Employees were still trying to save the animals when the water reached their chests. They scrambled to stack crates and put dogs up on tables.
Most of the 85 cats were able to get up high on perches, they learned later. But about half of the 190 dogs died.
“I just can’t imagine the terror that they felt, and I’ll never get over that,” Elizabeth “Tip” Burrows, the shelter’s executive director, told The Washington Post on Monday.
“It was brutal,” she said — like every aspect of the hurricane that has devastated the Bahamas. The storm has killed at least 50 people as of Monday, bulldozed neighborhoods and turned thousands into refugees struggling to get off the affected islands.
The Humane Society staff are reeling from that human toll, too, as they mourn their animals. An employee’s cousin is still missing, Burrows said. Some of their homes are destroyed or underwater. Trying to reconnect one of their surviving dogs with the married couple who dropped it off to weather the storm, employees learned the owners had died.
Crews in the Bahamas keep finding bodies. The official Hurricane Dorian death toll is rising more slowly.
Last week, though, the Humane Society staff had lives they could save.
Burrows was at home Monday when the flooding hit. The shelter was prepared for a storm, but nothing like the destruction that Dorian brought that day; the shelter had never flooded in previous hurricanes, and their buildings were elevated to better endure high waters.
Employees thought at first that the water had stopped at the steps.
But then “it just kind of thundered in,” said Burrows, who heard the details later from her staff. It was the same story all over the island, she said — areas without mandatory evacuations were flooding, and badly.
An employee called as staff realized they would have to leave the dogs and cats to the flood.
Burrows texted them advice, but the messages stopped going through. The staff spent hours in the crawl space cut off from communication, she said, eventually swimming out to higher ground and getting picked up by a bulldozer.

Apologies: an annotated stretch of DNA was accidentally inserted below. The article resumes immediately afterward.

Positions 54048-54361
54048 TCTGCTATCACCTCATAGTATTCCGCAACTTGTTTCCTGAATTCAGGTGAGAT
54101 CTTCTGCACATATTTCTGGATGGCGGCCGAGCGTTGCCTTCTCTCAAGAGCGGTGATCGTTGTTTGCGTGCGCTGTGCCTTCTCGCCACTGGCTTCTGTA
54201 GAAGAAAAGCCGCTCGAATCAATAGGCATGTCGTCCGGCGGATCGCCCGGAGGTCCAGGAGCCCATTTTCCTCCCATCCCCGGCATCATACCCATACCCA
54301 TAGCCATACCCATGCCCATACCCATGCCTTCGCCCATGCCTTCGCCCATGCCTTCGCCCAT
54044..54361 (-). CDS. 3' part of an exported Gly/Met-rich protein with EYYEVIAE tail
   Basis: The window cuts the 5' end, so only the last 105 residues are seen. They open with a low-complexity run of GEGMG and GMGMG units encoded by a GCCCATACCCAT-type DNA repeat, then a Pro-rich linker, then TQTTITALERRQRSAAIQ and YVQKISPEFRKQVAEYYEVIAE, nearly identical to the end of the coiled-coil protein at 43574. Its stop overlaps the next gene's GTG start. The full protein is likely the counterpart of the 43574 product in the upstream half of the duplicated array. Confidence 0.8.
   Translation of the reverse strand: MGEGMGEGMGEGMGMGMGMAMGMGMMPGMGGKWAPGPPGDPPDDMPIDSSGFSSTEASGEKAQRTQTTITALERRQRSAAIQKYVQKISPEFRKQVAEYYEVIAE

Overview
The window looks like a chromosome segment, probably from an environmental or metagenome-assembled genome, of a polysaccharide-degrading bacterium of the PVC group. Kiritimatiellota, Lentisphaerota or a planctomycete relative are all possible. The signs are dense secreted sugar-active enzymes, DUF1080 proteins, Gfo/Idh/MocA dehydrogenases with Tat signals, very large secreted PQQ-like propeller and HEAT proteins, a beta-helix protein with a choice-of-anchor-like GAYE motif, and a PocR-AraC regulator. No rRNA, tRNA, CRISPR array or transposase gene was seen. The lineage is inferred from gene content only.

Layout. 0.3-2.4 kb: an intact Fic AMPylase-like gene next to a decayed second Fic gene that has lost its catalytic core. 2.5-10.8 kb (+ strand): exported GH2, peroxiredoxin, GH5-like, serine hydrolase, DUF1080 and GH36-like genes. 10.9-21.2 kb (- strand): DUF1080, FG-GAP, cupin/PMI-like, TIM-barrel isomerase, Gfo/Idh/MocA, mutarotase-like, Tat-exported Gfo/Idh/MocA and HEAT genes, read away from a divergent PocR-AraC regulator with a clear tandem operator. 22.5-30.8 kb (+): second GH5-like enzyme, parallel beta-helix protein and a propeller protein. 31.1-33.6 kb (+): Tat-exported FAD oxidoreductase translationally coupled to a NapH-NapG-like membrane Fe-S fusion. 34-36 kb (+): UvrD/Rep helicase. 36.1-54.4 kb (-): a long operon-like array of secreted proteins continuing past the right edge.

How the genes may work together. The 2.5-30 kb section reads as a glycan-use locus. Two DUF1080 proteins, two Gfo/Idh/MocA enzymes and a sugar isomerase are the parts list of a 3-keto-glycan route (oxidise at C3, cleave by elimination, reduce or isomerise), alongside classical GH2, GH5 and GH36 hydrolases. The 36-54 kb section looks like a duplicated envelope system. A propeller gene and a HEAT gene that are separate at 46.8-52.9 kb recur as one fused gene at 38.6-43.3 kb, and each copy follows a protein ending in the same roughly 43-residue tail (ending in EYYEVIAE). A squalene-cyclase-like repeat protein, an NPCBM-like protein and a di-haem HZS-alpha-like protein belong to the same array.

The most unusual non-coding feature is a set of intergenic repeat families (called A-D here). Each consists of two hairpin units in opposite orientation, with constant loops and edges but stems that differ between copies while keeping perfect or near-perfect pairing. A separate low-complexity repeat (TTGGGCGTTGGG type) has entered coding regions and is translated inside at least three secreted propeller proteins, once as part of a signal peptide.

“Animals are still alive,” staff told Burrows when they called her, exhausted. But they hadn’t been able to get to the kennels.
On Tuesday afternoon, Burrows returned to the shelter with a dump truck and volunteers. She could hear the dogs barking as she arrived.
“We opened the kennel doors and they came pouring out,” she said. She was amazed to see that almost all of the cats had survived.
The Humane Society employees were not alone in working to save animals during Dorian. One Bahamian woman took 97 dogs into her home to protect them from the storm.
The aftermath of the flooding was hard, Burrows recounted. She had to deliver grim news to owners of the pets that were “boarding” with them for the storm.
“I can’t help feeling responsible in a way, but we couldn’t have known,” Burrows said. “If we had had any idea this would happen, we would never have accepted boarders. We could have tried to move our animals out.”
The remaining dogs and cats are still being sent to the mainland, where they’ll stay in other shelters and hopefully be adopted, Burrows said. The dogs are headed for Florida, the cats for New Jersey.
The shelter is working to replace everything that went underwater: the vehicles, the digital X-ray machine, the laboratory blood analyzers, the microscopes, the ultrasound equipment. Burrows estimates the ruined materials are worth $250,000. She doesn’t know what it might cost to fix up the buildings.
Two aid groups are helping the Humane Society regain its footing, and a GoFundMe had raised more than $150,000 as of Monday night for the shelter’s recovery.
That recovery will be long, Burrows said.